2. This century has opened under the banner of awareness that the Earth is fragile and must be defended. The energy crisis and the protection of the environment are global emergencies, and the challenge is to create architectures with zero consumption and zero emissions, gentle machines to explore the relationship between building and nature in which, paraphrasing Renzo Piano «the roofing of buildings is metaphorically a roof that breathes to the rhythm of nature, or rather a portion of park that flies». Over the years, the Bonifico Group has dealt with important projects relating to green roof; what were the benefits brought to the structures and the surrounding environment?

In an industrialized society subjected to the pressures of continuous economic development, the territory undergoes rapid and profound transformations. Our goal is to help manage these processes by interpreting the community’s environmental demands. For this reason, thanks to the long evolutionary path in terms of acquiring new skills, we have been engaged for years in the promotion of the most advanced technologies for environmental sustainability, for the reduction of pollution and for the exploitation of renewable energies. In this field, projects relating to roof gardens and the benefits that these structures bring with reference to the mitigation of the microclimate, energy saving, the reduction of atmospheric and sound pollution, the reduction of the flow rate of the water, the growth of the biodiversity and the best performance of the photovoltaic panels on the roof. The spread of green roofs has increased in relation to the growing interest in sustainable architecture and green building. Their classifications (intensive or extensive) depend on several factors: the amount of land, maintenance work, weight and accessibility.

For example, for the project of the “Vulcano Buono” shopping centre, a work carried out by Renzo Piano in the province of Naples, a green roof system2 of approximately 80.000 square meters (one of the largest in Europe) was designed and targeted for the Mediterranean climate, able to confer various benefits to the building including:

- an improvement of the thermal performance of the roof both in winter and in summer;

- an energy saving favoured by the insulating and draining culture layer;

- the reduction of noise pollution and its improvement in terms of insulation;

- greater surface absorption capacity in rainfall and relative regulation of water runoff;

- an ability to originate natural ventilation by promoting the reduction of surface humidity values;

- the ability of the vegetation on the roof to retain harmful substances suspended in the air, which are thus absorbed through the photosynthesis process;

- a faunistic improvement with an increase in biodiversity;

- an improvement of the aesthetic and environmental impact also through specific tree species of Mediterranean area.

I think all these performances go in the direction of “a roof that breathes to the rhythm of nature” mentioned by Piano.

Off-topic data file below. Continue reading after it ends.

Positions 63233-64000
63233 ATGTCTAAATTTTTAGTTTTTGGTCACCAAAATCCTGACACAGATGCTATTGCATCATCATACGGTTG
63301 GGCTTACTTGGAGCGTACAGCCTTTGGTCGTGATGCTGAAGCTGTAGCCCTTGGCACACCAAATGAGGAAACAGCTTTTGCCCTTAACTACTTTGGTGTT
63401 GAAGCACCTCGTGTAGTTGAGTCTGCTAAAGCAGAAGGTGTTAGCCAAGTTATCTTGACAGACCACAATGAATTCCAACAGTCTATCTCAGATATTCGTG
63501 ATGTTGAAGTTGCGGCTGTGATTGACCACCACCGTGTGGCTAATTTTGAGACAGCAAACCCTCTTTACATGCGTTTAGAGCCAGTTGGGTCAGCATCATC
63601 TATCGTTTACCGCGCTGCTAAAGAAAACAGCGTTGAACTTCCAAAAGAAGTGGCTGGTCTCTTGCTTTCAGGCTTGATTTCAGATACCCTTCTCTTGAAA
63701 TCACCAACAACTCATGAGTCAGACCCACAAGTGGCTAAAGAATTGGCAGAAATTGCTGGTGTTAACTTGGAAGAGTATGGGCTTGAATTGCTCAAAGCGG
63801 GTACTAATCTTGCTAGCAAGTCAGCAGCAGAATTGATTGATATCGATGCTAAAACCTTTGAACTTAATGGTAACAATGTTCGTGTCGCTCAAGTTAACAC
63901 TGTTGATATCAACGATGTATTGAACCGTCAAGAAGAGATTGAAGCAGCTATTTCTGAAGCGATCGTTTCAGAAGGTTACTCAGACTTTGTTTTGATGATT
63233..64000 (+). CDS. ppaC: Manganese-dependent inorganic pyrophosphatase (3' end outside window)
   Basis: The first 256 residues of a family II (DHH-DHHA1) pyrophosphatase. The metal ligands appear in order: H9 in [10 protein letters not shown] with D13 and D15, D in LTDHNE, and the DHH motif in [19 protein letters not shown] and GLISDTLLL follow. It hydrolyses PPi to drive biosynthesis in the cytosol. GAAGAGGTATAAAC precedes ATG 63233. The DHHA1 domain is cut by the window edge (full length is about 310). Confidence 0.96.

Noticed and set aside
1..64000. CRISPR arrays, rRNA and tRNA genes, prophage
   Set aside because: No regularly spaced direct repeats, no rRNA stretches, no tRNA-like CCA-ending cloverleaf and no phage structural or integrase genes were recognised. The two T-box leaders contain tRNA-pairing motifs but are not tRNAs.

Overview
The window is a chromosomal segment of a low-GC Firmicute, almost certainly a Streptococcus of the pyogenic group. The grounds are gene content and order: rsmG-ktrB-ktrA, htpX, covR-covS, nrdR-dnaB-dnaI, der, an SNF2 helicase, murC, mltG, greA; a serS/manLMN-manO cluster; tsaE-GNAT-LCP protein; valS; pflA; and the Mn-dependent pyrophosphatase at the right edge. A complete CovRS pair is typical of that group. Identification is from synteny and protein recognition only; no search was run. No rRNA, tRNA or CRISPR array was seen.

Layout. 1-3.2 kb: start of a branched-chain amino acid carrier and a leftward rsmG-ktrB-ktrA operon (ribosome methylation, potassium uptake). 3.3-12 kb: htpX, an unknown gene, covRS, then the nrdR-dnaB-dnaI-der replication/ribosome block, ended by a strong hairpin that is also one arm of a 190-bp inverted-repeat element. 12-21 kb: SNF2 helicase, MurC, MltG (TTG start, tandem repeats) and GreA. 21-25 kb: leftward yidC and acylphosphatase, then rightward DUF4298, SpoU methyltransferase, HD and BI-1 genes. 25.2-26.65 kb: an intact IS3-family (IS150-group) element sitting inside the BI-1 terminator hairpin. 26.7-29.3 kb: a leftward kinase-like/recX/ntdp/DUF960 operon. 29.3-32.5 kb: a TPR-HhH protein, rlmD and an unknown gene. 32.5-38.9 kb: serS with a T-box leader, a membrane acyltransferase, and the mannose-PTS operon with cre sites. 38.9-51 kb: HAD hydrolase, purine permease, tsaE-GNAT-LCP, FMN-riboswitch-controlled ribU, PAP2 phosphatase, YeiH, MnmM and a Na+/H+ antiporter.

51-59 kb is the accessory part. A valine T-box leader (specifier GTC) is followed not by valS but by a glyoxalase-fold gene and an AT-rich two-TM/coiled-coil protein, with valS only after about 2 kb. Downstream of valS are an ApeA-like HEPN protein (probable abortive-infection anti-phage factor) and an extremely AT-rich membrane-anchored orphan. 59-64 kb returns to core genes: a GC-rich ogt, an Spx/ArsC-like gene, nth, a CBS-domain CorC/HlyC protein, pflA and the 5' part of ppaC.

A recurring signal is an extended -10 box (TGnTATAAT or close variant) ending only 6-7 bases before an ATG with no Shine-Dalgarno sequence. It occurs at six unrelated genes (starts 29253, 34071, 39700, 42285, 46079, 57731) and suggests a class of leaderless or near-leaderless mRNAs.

3. As is known, green facades act on the microclimate and influence the physical and technical behavior of a building, contributing on a large scale to stem climate change and atmospheric pollution. The Citicape House, a building designed by the architectural firm Sheppard Robson, will see the largest green wall in Europe consisting of about 400.000 plants with an extension of about 4.000 square meters capable of absorbing over eight tons of carbon every year, producing six of oxygen and lowering the local temperature from three to five degrees Celsius within a few years. What are the experiences of the Bank Transfer Group in this sense?

There is no doubt that the design of a green facade introduces a series of aesthetic-formal and environmental advantages in the context in which it fits. In the first few days of 2020, we are in the process of formalizing some projects concerning the use of greenery for building envelopes.

From the data in our possession, through the use of greening systems with green walls, various benefits are obtained: a decrease in temperature of 4.5 degrees centigrade and energy savings for cooling by 43% and from 4 to 6.3% for heating.

Another benefit of the green wall concerns the lowering of the air temperature of the environment surrounding the building; some estimates calculate a reduction in air temperature between 0.5 and 4.1 degrees centigrade, measured at a distance of two meters from the wall.

More specifically, some studies have shown that broad-leaved species could provide better performance in capturing the fraction of fine particulate matter, PM1, which is particularly harmful to health, while those with leaves characterized by the presence of epicuticular wax and a particular surface morphology can trap all fractions of particulate matter.

In general, the positive effects of a Living wall on the PMx concentration depend on the specific characteristics of the plants: the shape of the epidermis, the roughness or the level of air pollution in the area.

Vegetation also affects its thermal regulation of the building system, with advantages in both winter and summer. During the cold season it helps to limit heat losses and increase the insulation of the building, also protecting the wall from the wind. Although it is almost impossible to calculate precisely the amount of energy savings guaranteed by a live system and therefore variable, it has been estimated that the layer of foliage is able to increase the thermal resistance of the wall by about 6%.

During the summer, the green layer through shading ensures the reduction of the surface temperature of the building wall. The solar load on the surface can be reduced by up to 30% and the surface temperature of the facade can also drop by 10°C.

Furthermore, in cases where the green wall is a few centimetres away from the building, an air gap is formed which offers the advantages of a ventilated wall, increasing the thermal resistance of the wall.

Finally, the performance also in terms of acoustic insulation is amplified since the layer of foliage reduces the transmission of noise inside the building, absorbing the sound waves coming from outside.

Certainly in the next few years’ part of the company’s business will be oriented towards the study of innovative solutions and products to achieve the European standards mentioned above.